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Huawei debuts cloud for AI

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Huawei debuts cloud for AI

Kathy Gibson at Huawei Connect in Shanghai – As digitalisation moves to the mainstream, organisations are turning to artificial intelligence and machine learning to drive efficiency and competitiveness.

As soon as 2019, companies expect to see 46% of their perceived value from digital products and services, according to Gartner.

“Digital transformation based on cloud computing has now entered the era of value creations,” says Zheng Yelai, president of Huawei’s cloud business unit and IT product line. AI is going to be central to creating additional value, he adds.

“But today our AI research is still about the simple application of a single AI technique. If we wish to empower AI to create more value to enterprise systems, we need to integrate these techniques to address more complicated scenarios.

“Using cloud, we can fully unleash the potential of AI.”

The new popularity of AI is being driven by new capabilities brought about by algorithms, combined with technology advances that allow massive amounts of data to be processed within a variety of applications.

“We believe that AI is a technology,” Yelai says. “We need to be practical and apply the technology in business, finding the most suitable application.”

Huawei has launched its Enterprise Intelligence (EI) cloud that integrates platform services with general AI services to create scenario-specific solutions.

The Huawei Cloud EI launches with three services: image recognition for realtime video processing; dumb device identification to increase efficiency; and optical character recognition that improves accuracy by up to 97,37%.

Insurance company CPIC has applied EI in its own digital transformation project, speeding up claim resolution.

The organisation has also launched a robot service that reaches out to prospective customers and provides them with a risk analysis.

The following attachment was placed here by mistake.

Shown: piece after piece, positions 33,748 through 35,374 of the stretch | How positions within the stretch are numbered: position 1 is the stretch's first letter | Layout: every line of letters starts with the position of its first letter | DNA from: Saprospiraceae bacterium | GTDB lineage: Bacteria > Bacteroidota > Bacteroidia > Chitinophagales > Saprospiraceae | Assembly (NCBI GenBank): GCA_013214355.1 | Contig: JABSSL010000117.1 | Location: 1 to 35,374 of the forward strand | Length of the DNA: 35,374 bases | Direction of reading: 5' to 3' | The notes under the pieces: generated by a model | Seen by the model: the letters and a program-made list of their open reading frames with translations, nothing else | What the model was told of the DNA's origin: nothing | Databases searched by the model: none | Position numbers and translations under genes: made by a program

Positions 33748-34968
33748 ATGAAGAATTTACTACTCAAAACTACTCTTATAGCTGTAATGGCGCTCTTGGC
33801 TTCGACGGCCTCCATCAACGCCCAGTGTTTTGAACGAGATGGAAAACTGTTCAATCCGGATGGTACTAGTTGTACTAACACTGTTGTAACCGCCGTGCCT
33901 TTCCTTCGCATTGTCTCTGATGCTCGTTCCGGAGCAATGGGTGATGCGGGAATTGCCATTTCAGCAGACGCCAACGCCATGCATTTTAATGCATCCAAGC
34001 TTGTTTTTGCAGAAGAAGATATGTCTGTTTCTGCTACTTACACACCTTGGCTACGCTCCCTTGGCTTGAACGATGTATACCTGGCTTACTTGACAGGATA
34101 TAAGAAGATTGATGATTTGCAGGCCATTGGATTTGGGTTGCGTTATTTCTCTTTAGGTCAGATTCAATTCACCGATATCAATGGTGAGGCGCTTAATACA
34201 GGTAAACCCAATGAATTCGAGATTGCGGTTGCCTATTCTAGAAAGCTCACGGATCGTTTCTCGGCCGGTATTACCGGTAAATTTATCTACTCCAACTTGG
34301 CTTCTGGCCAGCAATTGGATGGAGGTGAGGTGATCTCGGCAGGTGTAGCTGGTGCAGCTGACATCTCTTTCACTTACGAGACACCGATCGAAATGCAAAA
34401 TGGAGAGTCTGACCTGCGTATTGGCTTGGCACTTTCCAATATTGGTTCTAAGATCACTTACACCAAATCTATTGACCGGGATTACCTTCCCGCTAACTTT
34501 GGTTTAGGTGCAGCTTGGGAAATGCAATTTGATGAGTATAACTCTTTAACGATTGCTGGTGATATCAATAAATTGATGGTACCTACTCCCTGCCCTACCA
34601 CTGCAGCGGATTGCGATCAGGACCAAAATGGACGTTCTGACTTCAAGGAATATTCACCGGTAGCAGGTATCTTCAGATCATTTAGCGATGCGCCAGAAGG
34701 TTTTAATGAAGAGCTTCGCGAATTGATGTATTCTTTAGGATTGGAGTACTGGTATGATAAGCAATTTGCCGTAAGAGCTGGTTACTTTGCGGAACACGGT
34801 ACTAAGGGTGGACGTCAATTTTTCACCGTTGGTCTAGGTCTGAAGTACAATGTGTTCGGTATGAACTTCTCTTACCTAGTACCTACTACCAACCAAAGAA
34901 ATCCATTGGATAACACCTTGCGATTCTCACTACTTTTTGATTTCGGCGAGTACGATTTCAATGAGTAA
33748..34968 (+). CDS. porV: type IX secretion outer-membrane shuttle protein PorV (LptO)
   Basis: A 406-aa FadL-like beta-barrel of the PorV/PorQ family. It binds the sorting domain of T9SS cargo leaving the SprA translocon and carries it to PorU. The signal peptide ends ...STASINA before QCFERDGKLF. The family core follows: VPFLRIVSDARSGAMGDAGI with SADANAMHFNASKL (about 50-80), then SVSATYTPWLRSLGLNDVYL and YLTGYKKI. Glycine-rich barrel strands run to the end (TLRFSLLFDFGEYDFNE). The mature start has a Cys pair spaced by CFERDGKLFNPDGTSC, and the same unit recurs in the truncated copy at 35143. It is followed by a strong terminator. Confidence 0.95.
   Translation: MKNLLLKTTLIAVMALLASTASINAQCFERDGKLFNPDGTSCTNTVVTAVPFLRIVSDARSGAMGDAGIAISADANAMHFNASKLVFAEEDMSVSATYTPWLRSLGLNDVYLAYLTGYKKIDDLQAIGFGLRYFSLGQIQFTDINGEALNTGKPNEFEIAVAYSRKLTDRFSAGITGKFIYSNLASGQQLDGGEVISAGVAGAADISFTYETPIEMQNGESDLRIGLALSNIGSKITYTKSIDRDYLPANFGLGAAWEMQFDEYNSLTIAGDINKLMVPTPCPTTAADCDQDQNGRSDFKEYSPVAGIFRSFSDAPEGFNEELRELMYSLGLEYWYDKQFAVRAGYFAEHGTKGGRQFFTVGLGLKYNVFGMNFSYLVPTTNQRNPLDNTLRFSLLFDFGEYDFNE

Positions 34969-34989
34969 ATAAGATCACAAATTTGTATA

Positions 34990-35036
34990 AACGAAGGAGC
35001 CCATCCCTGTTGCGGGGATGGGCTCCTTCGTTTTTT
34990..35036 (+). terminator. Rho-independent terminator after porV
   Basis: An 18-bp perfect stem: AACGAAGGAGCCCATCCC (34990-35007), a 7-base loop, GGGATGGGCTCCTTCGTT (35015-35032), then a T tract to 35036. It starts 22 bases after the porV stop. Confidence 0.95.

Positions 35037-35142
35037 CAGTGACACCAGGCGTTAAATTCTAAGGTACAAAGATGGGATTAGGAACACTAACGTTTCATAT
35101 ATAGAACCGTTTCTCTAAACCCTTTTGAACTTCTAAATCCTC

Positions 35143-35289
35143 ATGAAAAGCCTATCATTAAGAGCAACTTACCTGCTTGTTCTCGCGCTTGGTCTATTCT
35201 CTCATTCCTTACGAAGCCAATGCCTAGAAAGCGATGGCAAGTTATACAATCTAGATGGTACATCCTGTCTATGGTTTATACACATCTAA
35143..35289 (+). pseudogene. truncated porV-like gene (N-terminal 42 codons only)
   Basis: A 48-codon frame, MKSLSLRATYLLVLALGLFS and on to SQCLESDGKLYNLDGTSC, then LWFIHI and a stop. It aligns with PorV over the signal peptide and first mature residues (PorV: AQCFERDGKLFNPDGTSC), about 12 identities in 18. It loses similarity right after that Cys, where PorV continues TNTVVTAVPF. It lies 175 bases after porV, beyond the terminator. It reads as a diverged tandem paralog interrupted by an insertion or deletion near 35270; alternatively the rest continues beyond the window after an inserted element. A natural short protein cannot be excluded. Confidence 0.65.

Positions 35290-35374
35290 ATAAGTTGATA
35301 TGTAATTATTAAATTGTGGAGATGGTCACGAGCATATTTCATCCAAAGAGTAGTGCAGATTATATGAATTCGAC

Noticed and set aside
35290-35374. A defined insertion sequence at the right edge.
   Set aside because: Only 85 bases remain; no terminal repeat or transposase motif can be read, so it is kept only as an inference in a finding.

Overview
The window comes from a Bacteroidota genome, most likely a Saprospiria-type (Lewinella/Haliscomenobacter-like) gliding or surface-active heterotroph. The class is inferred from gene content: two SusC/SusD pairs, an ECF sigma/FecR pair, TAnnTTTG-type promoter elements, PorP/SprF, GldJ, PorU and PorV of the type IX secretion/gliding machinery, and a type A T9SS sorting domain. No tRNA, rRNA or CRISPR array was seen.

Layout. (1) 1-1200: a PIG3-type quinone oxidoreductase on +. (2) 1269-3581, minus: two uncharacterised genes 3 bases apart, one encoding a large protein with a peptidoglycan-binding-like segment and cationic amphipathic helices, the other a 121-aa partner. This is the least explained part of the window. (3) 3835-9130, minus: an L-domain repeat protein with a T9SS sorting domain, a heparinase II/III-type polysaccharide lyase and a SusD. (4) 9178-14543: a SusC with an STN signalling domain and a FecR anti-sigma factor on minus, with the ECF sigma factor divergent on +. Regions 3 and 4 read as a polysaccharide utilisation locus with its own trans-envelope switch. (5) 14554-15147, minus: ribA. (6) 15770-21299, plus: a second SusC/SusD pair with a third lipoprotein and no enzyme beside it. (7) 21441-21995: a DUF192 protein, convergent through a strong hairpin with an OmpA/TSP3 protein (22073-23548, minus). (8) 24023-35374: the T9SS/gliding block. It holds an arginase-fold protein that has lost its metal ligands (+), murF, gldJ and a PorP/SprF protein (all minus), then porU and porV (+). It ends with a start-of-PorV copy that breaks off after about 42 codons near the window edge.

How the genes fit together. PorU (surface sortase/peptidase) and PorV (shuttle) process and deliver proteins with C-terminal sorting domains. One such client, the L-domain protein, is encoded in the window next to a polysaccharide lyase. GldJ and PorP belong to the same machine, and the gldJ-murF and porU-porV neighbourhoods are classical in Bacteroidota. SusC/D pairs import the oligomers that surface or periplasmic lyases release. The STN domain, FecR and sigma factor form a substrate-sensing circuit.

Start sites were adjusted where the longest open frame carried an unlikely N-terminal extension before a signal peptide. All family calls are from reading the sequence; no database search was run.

Yang Xiaoling, chief digitalisation officer at CPIC, says the AI robot insurance advisor, Alpha InsurAdvisor, has already had about 2-million interactions with customers since its launch just four days ago.

”The robot has been utilised by many passionate users, and many of them chose to forward their friends’ information as well,” Xiaoling says.

The advisor helps Chinese families to define their risk defence index. It has been primed with massive amounts of data, and continues to learn, so it should become smarter as time goes by.

Internal business process are also benefiting from the efficiencies that AI brings.

“The buzzword today is fintech, and traditional financial services companies are under attack from new entrants,” Xiaoling says.

The most prominent problems relate to customer pain points and internal efficiency.

CPIS is a traditional financial service institution, with a range of insurance products covering diverse industries and scenarios. It has more than 10-million subscribers and 800 000 agents.

“We strive to be the leader in the healthy and robust development of insurance in China.”

The company launched its digitalisation strategy last year that aims to achieve five goals:

It is aiming for a digitalised client; a supply chain that supports end-to-end interaction and communication; computer capacity building to support the supply chain; agile development and ecosystem to add service while reducing products; and digitalised security to reduce the risk factors.

The company aims for 80% digital coverage, and a 50% paperless rate as a result.

CPIC works with Huawei on joint innovation relating to data centres and cloud, big data and EI, and security.

It is deploying optical character recognition (OCR) to speed up claim settlements.

Xiaoling explains that processing of claims documents is labour-intensive and takes a long time.

The implementation means that customers can simply take a picture of their bills and upload them to the insurance company. Intelligent OCR can read the bills and allocate them automatically.

By speeding the process, its cost is reduced by about 50%.

Huawei itself uses its EI services in enabling an intelligent supply chain. The system has helped to raise the forecast accuracy of shipments by 30% while reducing the time to process documents from 25 hours to less than one hour. Unplanned logistics costs have also been cut by 30%.

In the financial department, the EI platform enables intelligent finance by reducing graph matching analysis to seconds. It can handle up to 100-billion complex graph calculations, and perform millions of incremental calculations in milliseconds.

This allows fraudulent transactions to be analysed, identified and blocked before the transaction is even complete.